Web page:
In recent times, BYOD (Bring Your Own Device) has become the norm for many organizations. Companies are experiencing the benefits of allowing employees to bring their own devices to work such as better productivity, lower infrastructure cost and employee satisfaction. However, security and privacy are big concerns for organizations looking to onboard a BYOD strategy. Also, productivity risks need to be addressed as a poor BYOD policy can negatively affect the staff’s efficiency.
Given below are some of the basic tips for allowing employee-owned mobile devices in the workplace.
Understand the Requirement – Is BYOD Applicable?
Some tasks are just unsuitable for mobile. While smartphones or tablets are ideal for accessing or sending emails on the go, using them to create detailed reports or documentation is not feasible. BYOD is advisable when employees are expected to perform smaller tasks such as send emails, read documents, browse or access project management apps on their devices. Also, employees should be trained to use programs that are applicable to their role. Restraining their access to nonessential mobile business tools will help keep them focused on the task at hand.
Although mobile tech is beneficial for improving work productivity, it can have some loopholes that need to be addressed by the organization. Giving employees access to work tasks at their fingertips can blur the lines between work and personal life. Employees may find it difficult to switch off, leading to burnouts that can adversely affect their productivity. The easiest way to counter this is by setting boundaries. Establish fixed time frames for accessing corporate applications and programs.
Keeping work policy flexible is a smart way to increase productivity. For remote employees, having the flexibility to work at certain hours and locations of their choice can help them stay more focused on work. But even with a flexible workplace, some parameters should still be in place to avert employee burnout.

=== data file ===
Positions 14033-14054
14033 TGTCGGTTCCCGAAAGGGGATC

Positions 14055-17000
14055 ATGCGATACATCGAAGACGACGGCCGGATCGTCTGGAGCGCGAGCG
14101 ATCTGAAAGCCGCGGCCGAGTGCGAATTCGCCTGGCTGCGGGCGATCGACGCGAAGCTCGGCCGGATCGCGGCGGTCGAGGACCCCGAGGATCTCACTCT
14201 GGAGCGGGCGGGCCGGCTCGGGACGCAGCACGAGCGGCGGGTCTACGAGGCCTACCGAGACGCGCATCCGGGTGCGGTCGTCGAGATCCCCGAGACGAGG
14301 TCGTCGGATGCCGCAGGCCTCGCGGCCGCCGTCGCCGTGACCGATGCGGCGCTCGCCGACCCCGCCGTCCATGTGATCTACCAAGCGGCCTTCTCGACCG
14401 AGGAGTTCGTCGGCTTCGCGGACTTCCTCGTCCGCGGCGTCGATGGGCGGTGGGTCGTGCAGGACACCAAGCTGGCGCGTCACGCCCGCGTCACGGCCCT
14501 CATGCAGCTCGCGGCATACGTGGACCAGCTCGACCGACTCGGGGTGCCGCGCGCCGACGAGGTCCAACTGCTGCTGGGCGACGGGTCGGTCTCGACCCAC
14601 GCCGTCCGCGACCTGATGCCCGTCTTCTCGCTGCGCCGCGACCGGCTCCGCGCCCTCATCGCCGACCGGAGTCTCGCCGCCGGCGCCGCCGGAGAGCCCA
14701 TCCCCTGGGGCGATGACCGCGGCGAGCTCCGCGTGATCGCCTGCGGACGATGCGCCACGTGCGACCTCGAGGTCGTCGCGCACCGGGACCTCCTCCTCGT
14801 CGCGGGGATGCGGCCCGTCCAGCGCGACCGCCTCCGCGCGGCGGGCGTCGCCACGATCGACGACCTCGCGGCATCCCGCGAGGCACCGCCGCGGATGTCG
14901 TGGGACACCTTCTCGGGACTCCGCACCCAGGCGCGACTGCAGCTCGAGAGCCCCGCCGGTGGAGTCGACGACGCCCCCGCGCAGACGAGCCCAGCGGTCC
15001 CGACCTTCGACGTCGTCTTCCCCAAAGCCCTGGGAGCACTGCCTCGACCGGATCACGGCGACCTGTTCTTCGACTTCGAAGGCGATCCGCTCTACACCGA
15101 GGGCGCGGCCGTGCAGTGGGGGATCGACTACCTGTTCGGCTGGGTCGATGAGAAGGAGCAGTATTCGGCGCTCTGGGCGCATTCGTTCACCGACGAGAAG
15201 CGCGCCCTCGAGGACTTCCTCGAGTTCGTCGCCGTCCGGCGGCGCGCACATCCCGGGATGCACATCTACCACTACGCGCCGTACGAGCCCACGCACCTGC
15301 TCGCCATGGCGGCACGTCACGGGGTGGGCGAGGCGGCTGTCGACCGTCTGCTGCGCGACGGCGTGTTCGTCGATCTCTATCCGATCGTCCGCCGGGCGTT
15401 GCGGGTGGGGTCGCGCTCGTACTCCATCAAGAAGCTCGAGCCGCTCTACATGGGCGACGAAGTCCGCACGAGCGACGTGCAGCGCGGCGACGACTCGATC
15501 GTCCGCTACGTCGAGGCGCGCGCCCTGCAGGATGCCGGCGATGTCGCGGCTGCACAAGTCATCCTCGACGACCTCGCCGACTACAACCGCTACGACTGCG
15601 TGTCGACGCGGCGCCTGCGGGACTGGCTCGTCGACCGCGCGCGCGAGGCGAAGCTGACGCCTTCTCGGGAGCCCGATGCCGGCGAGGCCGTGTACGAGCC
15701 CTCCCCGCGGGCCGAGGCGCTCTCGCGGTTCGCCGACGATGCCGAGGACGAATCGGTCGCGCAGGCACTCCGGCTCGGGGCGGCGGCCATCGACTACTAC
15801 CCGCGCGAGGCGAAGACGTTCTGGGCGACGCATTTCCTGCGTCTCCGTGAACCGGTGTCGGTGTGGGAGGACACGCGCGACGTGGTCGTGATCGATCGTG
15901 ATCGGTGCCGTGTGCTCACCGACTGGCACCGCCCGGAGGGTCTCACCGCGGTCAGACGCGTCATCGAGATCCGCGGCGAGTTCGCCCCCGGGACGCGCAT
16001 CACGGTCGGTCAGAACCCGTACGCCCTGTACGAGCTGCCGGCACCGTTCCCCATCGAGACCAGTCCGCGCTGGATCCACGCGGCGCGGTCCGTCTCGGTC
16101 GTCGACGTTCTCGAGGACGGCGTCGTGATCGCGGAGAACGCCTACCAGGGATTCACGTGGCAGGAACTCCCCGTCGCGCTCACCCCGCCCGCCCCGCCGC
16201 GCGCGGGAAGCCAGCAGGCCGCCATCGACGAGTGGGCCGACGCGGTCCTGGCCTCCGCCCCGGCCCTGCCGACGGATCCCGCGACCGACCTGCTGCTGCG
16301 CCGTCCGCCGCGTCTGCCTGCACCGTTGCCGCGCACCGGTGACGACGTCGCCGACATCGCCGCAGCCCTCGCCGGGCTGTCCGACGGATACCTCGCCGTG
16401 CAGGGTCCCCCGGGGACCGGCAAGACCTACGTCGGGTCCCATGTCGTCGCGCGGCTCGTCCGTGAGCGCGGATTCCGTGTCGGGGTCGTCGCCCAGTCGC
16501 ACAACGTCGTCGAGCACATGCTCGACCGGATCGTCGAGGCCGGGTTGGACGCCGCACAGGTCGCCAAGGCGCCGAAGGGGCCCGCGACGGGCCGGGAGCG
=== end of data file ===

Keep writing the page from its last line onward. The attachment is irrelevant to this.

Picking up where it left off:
BYOD costs can be optimized as per company needs. There are two areas where you can make some tweaks to minimize the cost of adopting a BYOD strategy:
1. Data Costs
When it comes to handling data costs, organizations can either bear a certain fixed cost of corporate data plan or support an employee-funded model. There are companies that pay a flat monthly stipend or split the data costs 70-30 or 60-40 ratio. Role-based classification is the ideal way to decide who should pay for data connectivity. If the job requires high levels of data usage, it is the company’s obligation to pay for it. However, if the data connectivity is for the user’s own convenience, the cost should be borne by him.
2. IT Support Costs
For any company, this would be the most evident cost associated with a BYOD strategy. The easiest way to lower IT support costs would be by lowering the corporate footprint on the device. For this purpose, it is recommended to automate device management through an EMM solution.
Total Cost of Ownership vs Return on Investment
Do not expect BYOD to show cost-savings upfront. BYOD devices will usually supplement rather than replace existing work devices, which means you don’t exactly substitute hardware costs with development costs. Instead, by implementing a well-thought out BYOD strategy, companies can slowly expand devices-used-for-work at close to zero cost.
Investments in a BYOD program can be well worth the effort. Not only can mobile devices in the workplace help businesses run more efficiently, they can also increase job satisfaction and improve productivity with little to no increase in IT support costs. The best way to manage a BYOD strategy is by adopting an EMM program. 42Gears offers a reliable and easy-to-implement EMM solution to help companies onboard an effective BYOD plan.